Current content streaming systems often approach a user's viewing experience as a computer interaction rather than a traditional television viewing experience. Accordingly, these systems often present vast amounts of content to users which require navigating through an endless hierarchy of menus and interacting with cumbersome search boxes. In addition, these systems often assume users know exactly what they want to watch, which typically constitutes a small percentage of time a user spends in front of a television. As a result, these systems often fail to recognize the pleasure of visually previewing content as users “surf” through countless channels in order to determine what to watch. Thus, current content streaming systems often diminish the overall enjoyment of a television interaction experience.

BRIEF SUMMARY

In an implementation, described is a method that includes sending, to a server and from a device associated with a user, a request to watch a first content item, and receiving, from the server and at the device, a first content stream corresponding to the first content item. The method may include providing, by the device for output to a display operatively coupled to the device, the first content item, and receiving, from the server and prior to sending a request to watch a different content item, a set of content streams corresponding to a set of recommended content items based on profile information of the user. The method may also include buffering, at the device, the received set of content streams, and providing, by the device for output to the display and in response to an indication from the user to watch a next content item, a substantially instant preview of a second content item from the buffered set of content streams.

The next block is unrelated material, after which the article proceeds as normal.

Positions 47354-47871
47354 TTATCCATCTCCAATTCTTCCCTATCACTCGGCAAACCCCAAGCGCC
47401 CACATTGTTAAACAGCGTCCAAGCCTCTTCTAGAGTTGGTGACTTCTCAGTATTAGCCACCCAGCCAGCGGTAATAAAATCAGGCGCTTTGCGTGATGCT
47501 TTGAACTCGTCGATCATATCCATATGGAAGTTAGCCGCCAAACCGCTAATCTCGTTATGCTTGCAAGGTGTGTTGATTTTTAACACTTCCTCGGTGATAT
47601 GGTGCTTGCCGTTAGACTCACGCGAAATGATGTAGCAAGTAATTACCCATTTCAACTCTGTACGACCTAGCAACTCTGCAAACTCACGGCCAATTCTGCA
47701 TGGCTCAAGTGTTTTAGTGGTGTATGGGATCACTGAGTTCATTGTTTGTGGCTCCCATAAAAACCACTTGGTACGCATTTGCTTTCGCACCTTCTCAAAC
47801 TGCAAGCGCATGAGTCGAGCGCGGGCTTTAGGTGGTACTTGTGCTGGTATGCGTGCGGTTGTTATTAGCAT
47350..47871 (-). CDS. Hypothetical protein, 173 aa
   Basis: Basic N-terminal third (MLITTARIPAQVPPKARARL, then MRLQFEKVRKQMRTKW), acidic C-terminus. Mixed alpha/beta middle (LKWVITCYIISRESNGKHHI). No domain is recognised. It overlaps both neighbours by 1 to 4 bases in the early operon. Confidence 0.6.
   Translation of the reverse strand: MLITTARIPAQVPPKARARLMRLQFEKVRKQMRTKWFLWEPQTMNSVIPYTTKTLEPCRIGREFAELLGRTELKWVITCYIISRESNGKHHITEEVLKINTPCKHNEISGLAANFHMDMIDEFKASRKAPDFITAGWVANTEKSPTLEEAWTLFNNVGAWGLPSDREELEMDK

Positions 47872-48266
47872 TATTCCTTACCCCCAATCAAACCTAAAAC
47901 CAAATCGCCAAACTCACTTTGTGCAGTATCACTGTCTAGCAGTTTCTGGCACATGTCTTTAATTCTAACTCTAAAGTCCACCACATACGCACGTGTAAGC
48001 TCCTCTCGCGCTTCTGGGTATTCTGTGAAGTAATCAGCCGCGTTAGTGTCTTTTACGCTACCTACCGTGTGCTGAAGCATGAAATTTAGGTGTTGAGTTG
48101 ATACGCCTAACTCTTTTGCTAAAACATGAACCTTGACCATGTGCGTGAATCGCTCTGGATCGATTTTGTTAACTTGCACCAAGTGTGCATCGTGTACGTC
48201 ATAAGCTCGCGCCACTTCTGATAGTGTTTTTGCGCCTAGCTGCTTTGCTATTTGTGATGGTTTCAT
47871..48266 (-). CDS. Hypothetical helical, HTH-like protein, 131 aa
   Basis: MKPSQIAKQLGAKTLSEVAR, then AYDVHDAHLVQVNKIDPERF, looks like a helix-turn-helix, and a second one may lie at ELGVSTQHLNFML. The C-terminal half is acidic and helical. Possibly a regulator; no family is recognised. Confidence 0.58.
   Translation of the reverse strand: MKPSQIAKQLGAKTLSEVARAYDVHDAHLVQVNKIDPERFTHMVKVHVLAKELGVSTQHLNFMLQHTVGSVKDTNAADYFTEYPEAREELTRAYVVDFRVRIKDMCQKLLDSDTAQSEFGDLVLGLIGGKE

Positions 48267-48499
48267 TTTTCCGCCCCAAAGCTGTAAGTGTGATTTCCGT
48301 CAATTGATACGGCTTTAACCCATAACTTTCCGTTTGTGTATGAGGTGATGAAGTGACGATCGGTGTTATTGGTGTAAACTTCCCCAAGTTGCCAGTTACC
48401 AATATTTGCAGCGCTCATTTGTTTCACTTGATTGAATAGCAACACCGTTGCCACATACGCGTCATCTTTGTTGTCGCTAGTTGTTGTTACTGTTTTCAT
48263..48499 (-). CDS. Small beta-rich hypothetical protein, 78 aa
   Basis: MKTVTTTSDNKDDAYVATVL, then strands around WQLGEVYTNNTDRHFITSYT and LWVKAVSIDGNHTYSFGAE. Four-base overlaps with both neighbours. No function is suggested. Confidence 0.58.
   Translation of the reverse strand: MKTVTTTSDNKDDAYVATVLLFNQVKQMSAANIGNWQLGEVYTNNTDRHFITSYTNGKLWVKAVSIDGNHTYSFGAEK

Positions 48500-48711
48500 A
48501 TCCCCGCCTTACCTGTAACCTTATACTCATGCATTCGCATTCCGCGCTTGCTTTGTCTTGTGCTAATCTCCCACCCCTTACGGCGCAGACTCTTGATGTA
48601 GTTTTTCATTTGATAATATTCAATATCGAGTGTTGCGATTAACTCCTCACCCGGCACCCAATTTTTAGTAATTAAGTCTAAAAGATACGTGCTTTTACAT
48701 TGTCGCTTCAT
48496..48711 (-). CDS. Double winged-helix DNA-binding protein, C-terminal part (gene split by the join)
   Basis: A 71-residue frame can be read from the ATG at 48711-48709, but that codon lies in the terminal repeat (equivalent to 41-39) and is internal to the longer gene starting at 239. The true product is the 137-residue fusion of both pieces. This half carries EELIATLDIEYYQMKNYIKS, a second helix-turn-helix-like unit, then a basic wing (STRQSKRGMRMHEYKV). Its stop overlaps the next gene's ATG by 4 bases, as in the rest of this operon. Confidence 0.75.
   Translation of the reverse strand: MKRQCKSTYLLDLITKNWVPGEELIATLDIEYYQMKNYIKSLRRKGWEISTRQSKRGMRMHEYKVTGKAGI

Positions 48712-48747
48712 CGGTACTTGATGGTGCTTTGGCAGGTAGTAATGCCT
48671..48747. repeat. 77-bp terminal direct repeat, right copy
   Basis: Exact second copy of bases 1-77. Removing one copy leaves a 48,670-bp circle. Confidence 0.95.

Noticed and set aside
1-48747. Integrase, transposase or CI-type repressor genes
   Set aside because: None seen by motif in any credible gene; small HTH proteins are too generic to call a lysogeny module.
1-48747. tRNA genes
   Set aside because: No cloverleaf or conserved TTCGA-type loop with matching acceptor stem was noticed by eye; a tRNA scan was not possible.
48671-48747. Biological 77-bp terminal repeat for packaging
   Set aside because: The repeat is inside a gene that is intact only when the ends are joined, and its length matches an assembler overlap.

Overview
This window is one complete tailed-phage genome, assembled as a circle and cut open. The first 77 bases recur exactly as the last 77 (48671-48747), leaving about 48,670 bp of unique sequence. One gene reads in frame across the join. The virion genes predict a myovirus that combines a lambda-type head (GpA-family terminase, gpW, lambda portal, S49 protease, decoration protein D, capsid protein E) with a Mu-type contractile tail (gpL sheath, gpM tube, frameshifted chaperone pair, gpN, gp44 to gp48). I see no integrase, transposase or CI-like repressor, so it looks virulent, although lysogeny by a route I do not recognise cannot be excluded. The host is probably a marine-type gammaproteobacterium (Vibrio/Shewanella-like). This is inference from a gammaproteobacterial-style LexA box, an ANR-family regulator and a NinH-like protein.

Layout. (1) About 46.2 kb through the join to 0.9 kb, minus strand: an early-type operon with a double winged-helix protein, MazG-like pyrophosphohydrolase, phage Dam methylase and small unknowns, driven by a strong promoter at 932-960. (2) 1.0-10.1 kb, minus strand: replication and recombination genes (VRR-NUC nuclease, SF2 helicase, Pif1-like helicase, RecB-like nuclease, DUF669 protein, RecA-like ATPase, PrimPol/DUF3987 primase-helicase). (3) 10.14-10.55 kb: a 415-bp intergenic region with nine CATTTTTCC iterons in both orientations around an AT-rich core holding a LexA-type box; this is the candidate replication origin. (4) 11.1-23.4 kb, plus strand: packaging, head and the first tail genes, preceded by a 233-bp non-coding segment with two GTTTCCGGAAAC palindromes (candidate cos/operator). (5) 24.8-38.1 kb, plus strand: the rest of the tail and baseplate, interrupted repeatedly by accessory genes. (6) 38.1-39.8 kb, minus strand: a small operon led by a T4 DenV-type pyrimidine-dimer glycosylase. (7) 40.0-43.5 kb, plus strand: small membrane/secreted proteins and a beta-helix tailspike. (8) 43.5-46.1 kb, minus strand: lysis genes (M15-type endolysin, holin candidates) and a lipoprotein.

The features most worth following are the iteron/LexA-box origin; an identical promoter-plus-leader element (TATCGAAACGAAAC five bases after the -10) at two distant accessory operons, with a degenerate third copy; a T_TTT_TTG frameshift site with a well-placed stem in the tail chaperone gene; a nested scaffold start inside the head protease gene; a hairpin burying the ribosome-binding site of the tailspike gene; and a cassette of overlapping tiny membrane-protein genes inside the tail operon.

In an implementation, described is a method that includes receiving, at a server and from a device associated with a user, a request to watch a first content item, and providing, by the server and to the device, a first content stream corresponding to the first content item. The method may include determining, by the server, a set of recommended content items based on profile information of the user, and providing, by the server and prior to receiving from the device a request to watch a different content item, a set of content streams corresponding to the determined set of recommended content items. In addition, the set of content streams may be buffered by the device for displaying a substantially instant preview of a second content item in response to an indication from the user to watch a next content item.

In an implementation, described is a device including a processor that may be configured to send, to a server and from the device associated with a user, a request to watch a first content item, and receive, from the server and at the device, a first content stream corresponding to the first content item. The processor may be configured to provide, by the device for output to a display operatively coupled to the device, the first content item, and receive, from the server and prior to sending a request to watch a different content item, a set of content streams corresponding to a set of recommended content items based on profile information of the user. In addition, the processor may be configured to buffer, at the device, the received set of content streams, and provide, by the device for output to the display and in response to an indication from the user to watch a next content item, a substantially instant preview of a second content item from the buffered set of content streams.

BRIEF DESCRIPTION OF THE DRAWINGS